Preparation, characterization and pharmacological evaluation of tolterodine hydrogels for the treatment of overactive bladder - Abstract

In this study, transdermal gel formulations for tolterodine were developed to investigate the effects of gel matrix and chemical enhancers on drug skin permeation from tolterodine hydrogels.

In vitro permeation studies of tolterodine through excised mouse skin were carried out using Franz-type diffusion cells. In the optimum gel formulation, Carbopol 940 was selected as the gel matrix. Compared to gels without enhancer, tolterodine hydrogels with N-methyl pyrrolidone (NMP) showed significant enhancing effect on transdermal permeation of tolterodine (p< 0.05). The results of in vitro percutaneous delivery experiment showed that the relationship of the steady accumulative percutaneous amount (Q, μgcm-2) of tolterodine hydrogels and time was Q4-12h=770.19t1/2-966.99. Tolterodine permeated at the steady-state speed of 770.19μgcm-2h-1 and its release coincided with Higuchi Equation. The pharmacokinetic properties of the optimized tolterodine formulation were studied in rabbits. The absolute bioavailability of tolterodine was 11.47%. Since the absence of hepatic first-pass metabolism, only a single active compound-tolterodine was detected in the plasma. A skin irritation study was also carried out on rabbits, and the results showed tolterodine hydrogels had no skin irritation. In the pharmacodynamic study, the significant effects of tolterodine hydrogels on the inhibition of pilocarpine-induced rat urinary bladder contraction were last to 12h, indicating that tolterodine hydrogels could produce prolonged pharmacological responses. In conclusion, tolterodine hydrogels were formulated successfully using Carbopol 940 and NMP and these results helped in finding the optimum formulation for percutaneous drug release. It is quite evident that tolterodine hydrogels may offer a possibility to avoid the first-pass effect, resulting in a single active compound of tolterodine in plasma, which may profit on the patient under the dose control and the reduction of potential adverse effect from two active compounds in the body.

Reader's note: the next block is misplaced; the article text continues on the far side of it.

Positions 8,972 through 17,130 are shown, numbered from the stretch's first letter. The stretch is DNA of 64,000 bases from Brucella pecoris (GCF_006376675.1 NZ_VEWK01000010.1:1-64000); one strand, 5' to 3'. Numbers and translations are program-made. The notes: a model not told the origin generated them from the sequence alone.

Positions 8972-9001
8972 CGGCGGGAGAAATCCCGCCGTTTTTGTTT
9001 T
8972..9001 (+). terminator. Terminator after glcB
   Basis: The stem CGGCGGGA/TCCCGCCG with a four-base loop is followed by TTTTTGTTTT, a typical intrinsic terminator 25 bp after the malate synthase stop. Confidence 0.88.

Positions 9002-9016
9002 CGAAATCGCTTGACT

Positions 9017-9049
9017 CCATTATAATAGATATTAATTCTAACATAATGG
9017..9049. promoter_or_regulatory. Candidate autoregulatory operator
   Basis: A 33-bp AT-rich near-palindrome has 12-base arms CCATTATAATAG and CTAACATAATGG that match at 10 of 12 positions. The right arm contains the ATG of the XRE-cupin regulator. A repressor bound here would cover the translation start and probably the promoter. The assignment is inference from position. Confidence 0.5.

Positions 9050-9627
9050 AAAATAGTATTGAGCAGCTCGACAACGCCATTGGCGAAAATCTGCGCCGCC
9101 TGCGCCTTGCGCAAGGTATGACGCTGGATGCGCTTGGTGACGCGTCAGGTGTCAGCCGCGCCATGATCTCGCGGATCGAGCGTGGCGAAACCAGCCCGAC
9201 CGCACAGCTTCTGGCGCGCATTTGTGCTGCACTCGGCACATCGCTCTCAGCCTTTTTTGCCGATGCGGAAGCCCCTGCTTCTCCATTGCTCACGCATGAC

Written by:
Sun F, Sui C, Zhou Y, Liu X, Shi Y, Wu Y, Li Y.   Are you the author?
School of Life Science, Jilin University, 2699 Qianjin Street, Changchun, China; National Engineering Laboratory For AIDS Vaccine, School of Life Science, Jilin University, 2699 Qianjin Street, Changchun, China.

Reference: Int J Pharm. 2013 Jul 23. pii: S0378-5173(13)00667-4.
doi: 10.1016/j.ijpharm.2013.07.041

PubMed Abstract
PMID: 23891744 Overactive Bladder (OAB) Section